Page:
The Lumos Merck Agreement shall continue in force until the expiration of royalty obligations on a country-by-country and product-by-product basis, or unless terminated by Lumos at will by submitting 180 days’ advance written notice to Merck or by either party for the other party’s uncured material breach or specified bankruptcy events. Upon expiry of the royalty obligations the Lumos Merck Agreement converts to a fully paid-up, perpetual non-exclusive license.
If the Lumos Merck Agreement is terminated, and upon Merck’s written request, Lumos is obligated to use reasonable and diligent efforts to assign to Merck any sublicenses previously granted by Lumos.
License and PRV Asset Purchase Agreements
In November 2014, NewLink entered into a worldwide license and collaboration agreement (the “NewLink Merck Agreement”), with Merck, to develop and potentially commercialize its Ebola vaccine rVSV∆G-ZEBOV that it licensed from the Public Health Agency of Canada (“PHAC”). rVSV∆G-ZEBOV was also eligible to receive a priority review voucher (“PRV”) if approval was granted by the U.S. Food and Drug Administration (the “FDA”), with the Company entitled to 60% and Merck entitled to the remaining 40% of the PRV value obtained through sale, transfer or other disposition of the PRV. On December 20, 2019, Merck announced that the FDA approved its application for ERVEBO® (Ebola Zaire Vaccine, Live) for the prevention of disease caused by Zaire Ebola virus in individuals 18 years of age and older and grant of the PRV.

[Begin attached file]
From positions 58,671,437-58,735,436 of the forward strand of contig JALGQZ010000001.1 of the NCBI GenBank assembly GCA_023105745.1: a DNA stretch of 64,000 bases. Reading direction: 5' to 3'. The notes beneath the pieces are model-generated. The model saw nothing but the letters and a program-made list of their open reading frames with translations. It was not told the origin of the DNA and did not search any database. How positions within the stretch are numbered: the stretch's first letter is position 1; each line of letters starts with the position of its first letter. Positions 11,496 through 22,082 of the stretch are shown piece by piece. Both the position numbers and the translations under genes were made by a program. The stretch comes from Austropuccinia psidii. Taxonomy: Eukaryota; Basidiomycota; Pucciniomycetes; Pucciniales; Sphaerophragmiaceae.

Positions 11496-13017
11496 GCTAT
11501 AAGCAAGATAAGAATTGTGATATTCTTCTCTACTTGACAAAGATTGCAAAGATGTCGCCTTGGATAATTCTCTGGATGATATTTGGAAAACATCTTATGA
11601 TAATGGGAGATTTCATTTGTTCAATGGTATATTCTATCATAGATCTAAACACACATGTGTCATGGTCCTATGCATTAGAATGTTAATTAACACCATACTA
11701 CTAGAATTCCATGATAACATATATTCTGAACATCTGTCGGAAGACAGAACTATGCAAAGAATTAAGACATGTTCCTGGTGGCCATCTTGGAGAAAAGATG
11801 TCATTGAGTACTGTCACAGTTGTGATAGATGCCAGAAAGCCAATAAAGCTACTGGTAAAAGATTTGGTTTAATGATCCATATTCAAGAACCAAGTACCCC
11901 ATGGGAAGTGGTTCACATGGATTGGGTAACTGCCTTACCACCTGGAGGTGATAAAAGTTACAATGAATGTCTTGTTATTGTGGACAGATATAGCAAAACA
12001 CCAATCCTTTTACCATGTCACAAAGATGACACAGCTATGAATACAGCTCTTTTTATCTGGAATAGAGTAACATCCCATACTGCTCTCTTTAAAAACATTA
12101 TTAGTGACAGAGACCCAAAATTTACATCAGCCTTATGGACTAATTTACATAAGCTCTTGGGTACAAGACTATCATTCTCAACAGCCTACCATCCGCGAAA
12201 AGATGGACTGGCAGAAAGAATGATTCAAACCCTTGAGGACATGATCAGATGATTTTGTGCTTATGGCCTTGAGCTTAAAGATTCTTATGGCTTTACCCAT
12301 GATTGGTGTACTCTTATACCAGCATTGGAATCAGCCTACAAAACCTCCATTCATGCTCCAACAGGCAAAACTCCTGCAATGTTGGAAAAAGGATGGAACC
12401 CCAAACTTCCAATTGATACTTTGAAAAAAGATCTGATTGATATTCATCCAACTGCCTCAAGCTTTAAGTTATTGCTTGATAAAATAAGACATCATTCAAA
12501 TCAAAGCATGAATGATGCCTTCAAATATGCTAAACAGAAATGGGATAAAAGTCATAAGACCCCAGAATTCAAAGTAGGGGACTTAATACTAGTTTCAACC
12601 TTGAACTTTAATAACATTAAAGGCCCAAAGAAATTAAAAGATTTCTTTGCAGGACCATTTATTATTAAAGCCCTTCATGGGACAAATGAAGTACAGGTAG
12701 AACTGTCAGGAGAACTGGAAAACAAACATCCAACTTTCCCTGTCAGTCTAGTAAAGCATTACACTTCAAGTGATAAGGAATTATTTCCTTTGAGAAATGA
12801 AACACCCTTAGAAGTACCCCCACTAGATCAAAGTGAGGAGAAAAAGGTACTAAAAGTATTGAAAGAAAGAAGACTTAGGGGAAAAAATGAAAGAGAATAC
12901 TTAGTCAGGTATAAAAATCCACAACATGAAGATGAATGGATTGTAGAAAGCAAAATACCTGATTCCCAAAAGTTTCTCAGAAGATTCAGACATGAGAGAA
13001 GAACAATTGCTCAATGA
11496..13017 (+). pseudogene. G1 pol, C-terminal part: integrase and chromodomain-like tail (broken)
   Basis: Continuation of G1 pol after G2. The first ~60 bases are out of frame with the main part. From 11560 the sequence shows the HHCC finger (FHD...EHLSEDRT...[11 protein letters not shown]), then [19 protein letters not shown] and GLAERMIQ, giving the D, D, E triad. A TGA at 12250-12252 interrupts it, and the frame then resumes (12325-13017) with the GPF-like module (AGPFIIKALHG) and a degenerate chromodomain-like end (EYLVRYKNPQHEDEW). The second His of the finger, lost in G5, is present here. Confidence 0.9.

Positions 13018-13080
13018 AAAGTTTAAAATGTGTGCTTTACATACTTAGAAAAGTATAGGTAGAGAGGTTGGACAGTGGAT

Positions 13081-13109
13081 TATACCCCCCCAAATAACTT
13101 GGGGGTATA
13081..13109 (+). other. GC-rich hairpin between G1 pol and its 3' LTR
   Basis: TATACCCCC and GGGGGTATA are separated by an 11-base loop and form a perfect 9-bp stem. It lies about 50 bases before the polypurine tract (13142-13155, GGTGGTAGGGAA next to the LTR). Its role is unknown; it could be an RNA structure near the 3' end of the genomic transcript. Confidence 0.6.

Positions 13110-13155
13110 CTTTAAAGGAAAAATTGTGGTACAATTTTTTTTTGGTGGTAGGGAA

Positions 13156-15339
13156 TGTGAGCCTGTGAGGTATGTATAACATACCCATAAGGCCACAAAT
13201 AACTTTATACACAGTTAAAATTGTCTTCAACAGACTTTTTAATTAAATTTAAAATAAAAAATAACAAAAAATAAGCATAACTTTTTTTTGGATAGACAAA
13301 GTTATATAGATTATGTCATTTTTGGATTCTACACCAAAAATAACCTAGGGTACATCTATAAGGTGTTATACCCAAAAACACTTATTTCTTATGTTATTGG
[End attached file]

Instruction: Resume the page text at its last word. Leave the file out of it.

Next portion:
On July 27, 2020, Lumos and Merck entered into the asset purchase agreement (the “PRV Asset Purchase Agreement”), whereby Lumos and Merck each agreed that Merck would purchase the PRV from the Company. Merck agreed to pay the Company an aggregate of $60 million in two installments. The $35.7 million liability, representing the portion of the PRV value to which Merck was entitled, was also extinguished through the PRV Asset Purchase Agreement. The first installment of $34.0 million was received by the Company during the three months ended September 30, 2020 and the second installment of $26.0 million was received on January 11, 2021.